When it is snack or lunchtime, the children is asked to visit the toilet as well as to wash their hands, before coming to the table for their meals, in an orderly fashion.
The setting used meal and snack times to encourage the children to develop independence through making choices, serving food and drink and feeding themselves.
To protect children with food allergies, sharing or swapping of food between children are discourage.
Staff joins the children during lunch, and tries to make the occasion an enjoyable and sociable time for everyone and at the same time ensure there is not any rowdiness.
The children is encourage either by words or action by the staff how good table manners are. For example, not talking when our mouths are full or stretching across the table to get something.
When packed lunches are brought into the setting for lunch, parents are informed about our policy on healthy eating and is encouraged to put healthy items in their lunch boxes. The setting reserve the right to return food considered unsuitable, to the parent as a last resort.
19.3.2Describe with examples ways of encouraging children and young people:
Present food attractively
Involved children in growing food
Serve realistic portions
Encouraging children to eat food provided for them
Eat with children
Respect reasonable likes and dislikes
Negotiate realistic expectations
Involved children in the shopping, making menus and preparing of food
A colorful collection of fruits on a white plate, for e.g. contrasting strawberries against avocadoes, will present a more attractive display.
In the summer where space allows it, children can grow vegetables e.g. potatoes, carrots and radishes. It is also possible to grow salad indoors during the winter months in window boxes.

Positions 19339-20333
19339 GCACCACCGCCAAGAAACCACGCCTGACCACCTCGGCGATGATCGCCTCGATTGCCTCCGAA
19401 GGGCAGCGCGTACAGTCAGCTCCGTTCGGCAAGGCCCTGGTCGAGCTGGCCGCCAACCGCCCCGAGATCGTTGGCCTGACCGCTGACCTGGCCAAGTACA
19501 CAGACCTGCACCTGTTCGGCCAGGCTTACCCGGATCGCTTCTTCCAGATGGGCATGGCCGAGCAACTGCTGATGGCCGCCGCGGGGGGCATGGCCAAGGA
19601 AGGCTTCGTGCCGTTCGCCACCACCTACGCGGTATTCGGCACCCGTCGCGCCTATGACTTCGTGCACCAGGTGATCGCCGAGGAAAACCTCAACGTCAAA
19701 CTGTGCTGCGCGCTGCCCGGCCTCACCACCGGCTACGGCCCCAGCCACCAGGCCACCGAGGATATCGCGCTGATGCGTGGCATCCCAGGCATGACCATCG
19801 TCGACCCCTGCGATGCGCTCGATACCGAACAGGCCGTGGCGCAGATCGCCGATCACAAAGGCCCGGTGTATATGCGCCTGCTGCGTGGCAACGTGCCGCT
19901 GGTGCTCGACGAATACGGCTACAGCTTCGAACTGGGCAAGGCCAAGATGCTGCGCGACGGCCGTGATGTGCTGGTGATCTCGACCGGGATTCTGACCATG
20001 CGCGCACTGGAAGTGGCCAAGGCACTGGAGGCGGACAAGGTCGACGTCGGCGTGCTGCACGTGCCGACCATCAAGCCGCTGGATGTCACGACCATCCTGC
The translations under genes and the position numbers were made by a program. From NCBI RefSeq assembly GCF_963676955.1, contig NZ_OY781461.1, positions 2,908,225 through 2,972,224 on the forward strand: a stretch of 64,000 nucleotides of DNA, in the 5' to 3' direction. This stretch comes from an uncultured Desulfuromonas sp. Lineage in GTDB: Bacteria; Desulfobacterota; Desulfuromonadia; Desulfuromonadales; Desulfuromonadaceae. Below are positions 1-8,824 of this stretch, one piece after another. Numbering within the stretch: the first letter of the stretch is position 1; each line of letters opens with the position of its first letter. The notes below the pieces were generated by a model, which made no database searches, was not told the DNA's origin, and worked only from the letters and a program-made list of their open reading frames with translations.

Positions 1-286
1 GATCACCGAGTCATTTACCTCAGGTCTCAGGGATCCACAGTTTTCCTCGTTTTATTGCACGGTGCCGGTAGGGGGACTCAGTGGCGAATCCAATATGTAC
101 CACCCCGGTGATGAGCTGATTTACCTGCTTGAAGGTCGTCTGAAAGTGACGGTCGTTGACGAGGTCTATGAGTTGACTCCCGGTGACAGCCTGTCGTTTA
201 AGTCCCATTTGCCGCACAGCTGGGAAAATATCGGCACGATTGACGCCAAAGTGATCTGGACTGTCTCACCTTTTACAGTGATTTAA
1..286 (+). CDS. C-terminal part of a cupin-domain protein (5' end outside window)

Adults should eat with the children during lunch, making the meal an enjoyable and sociable occasion. This does not mean loud and noisy.
Another way we could encourage the children and young people to eat the food provided for them is to involve them in all the stages it take for the food to get from the shop to the table. For e.g., take the children shopping (maybe not literally) – set up a pretend shop in the setting and let the children have a go at ‘buying’ the things they might need to make, a muffin, perhaps. Once the children have all the ingredients for the muffin, they can then start to cook/prepare it.
If the staff in a setting has talked with the children’s parents regarding their dietary needs, they normally have an idea about the children’s likes and dislikes. The children should be encouraged to try new food but not if it becomes an issue. The staff should learn to respect the children wishes to a certain extend.
If a child balks at eating his or her food, try to negotiate with them, encouraging them to take another bite or finishing her sandwiches before starting on her ‘sweets’.
Serving smaller portions seen to encourage children to finish what is on their plate. A plate pile high with food tends to put them off even before they start to
19.3.1Describe the food policy of the setting
Before any children start attending the setting we check with their parents, their dietary needs, in terms of their religious belief, any allergic or intolerance to specific food or if they are vegetarians or vegans.
We record all the information given in the children’s registration record and parents check it and sign that the information given is correct. The record is regularly updated.
Information concerning any child in the setting that has special dietary needs is displayed and every staff and volunteers is informed about them.
The snacks menus are on display, for parents to see.
The children are offered food that is considered healthy i.e. without excessive saturated fats, sugar, salt or artificial additives, preservatives...